If you pay close attention to medical education and training, you have surely read something like this as an goal or learning objective: “Manage inflammatory bowel disease and its complications.” However, this is not exactly what our goals should be. One push in the patient-centered care community has been changing the focus from managing the disease to managing the patient who has (or might have) the disease. The difference in wording is subtle, but it gets more ...

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We recently took our last exam as first-year medical students. Sitting in the same library that I used to as a pre-medical student, I thought about what it was, exactly, that changed this year. For me, the point of transition from pre-med to med student really happened over last Thanksgiving break. I had come home from my first term of medical school more ready for my mom’s hugs and homemade banana bread ...

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I was on the cusp of my first year in medical school, and time was running out. Classes started in two weeks. I needed a place to live: Ideally someplace cheap, not too far from school. There was an opening at Phi Chi medical fraternity, a large brick house of faded elegance located less than a block from my classes at the University of Minnesota. At $75 a month for a ...

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I recently read an article entitled, “Are you a victim of patient profiling?” and it got me thinking about my medical school career thus far, particularly my recent preparations for USMLE step 1. Patient profiling is part of medical school curriculum. Many of the practice questions that I’ve done for Step 1 have relied on patient profiling (a euphemism for prejudice I believe) to get the correct answer. If the question starts ...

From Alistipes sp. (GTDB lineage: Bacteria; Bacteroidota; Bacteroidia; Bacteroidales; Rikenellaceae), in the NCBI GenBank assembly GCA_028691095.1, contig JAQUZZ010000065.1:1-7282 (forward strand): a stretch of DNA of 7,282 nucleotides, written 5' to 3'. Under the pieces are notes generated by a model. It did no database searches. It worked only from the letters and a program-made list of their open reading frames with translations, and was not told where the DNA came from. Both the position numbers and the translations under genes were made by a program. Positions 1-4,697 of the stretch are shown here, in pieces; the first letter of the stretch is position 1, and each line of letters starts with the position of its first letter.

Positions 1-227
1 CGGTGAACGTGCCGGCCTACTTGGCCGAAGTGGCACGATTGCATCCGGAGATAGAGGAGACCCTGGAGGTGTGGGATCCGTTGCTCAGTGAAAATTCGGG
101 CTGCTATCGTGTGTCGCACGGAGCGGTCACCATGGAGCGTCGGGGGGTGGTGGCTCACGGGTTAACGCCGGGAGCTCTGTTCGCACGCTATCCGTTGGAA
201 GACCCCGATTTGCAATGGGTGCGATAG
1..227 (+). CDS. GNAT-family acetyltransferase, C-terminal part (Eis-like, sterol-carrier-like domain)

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I've been a practicing oncologist for all of seven months, and so was surprised when my chief asked that I take part in our quality review panel. The quality review panel is an internal group that is tasked with the responsibility of looking into allegations that a patient's care was not in keeping with best practice or what is generally considered the standard of care. Cases (often in the form ...

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This quarter of medical school has by far been my favorite, because almost everything we do has an explicit clinical correlation. Each week we work in small groups of 10 or so students to go over patient cases, practice respiratory and cardiovascular (our two organ blocks this quarter) physical exam skills, and interface with real patients in the hospital. These experiences have been both exciting and humbling, and two in ...

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A few months ago, we had an opportunity for one-on-one time with standardized patients (SPs): the trained actors that are well-versed in how us medical school fledglings should and shouldn’t be performing physical exams. It was a laid-back, non-graded session wherein we could ask for advice and even have the SPs walk us through exactly what we should do. So, when it came time for the abdominal exam, I asked my ...

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"Ultimately, I am convinced that in my future lies not simply a profession performed ably, but a vocation performed lovingly and devotedly." Soon, after the coming pomp and circumstance fade into fond memories and well-framed photographs, I will be in the hospital. Soon, I will have my own patients in the clinic. With these occasions, life will be what I hoped it once would be some years ago – being a ...

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Recently, I began to think of death as a friend. My grandfather was hospitalized on Mother’s Day, and by the time my parents called me on Monday morning they couldn’t tell me anything more than, “He’s in the ICU with multiple seizures. They’re taking him off ventilation tomorrow.” Reaching for the knowledge I’ve spent all year chipping away at textbooks to acquire, I asked about neurologic exams, autonomic drugs and ...

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I remember opening that email. The overwhelming weight of nervous emotion that collapsed into a wave of ecstasy as I read, then re-read, then read again those words: “Congratulations. You have been accepted.” That moment marked the end of so much. The destination had been reached. The long nights of studying made worthwhile, the pre-requisites taken and survived. Trying to compile an accurate reflection of one’s life wading through resumes, CVs, ...

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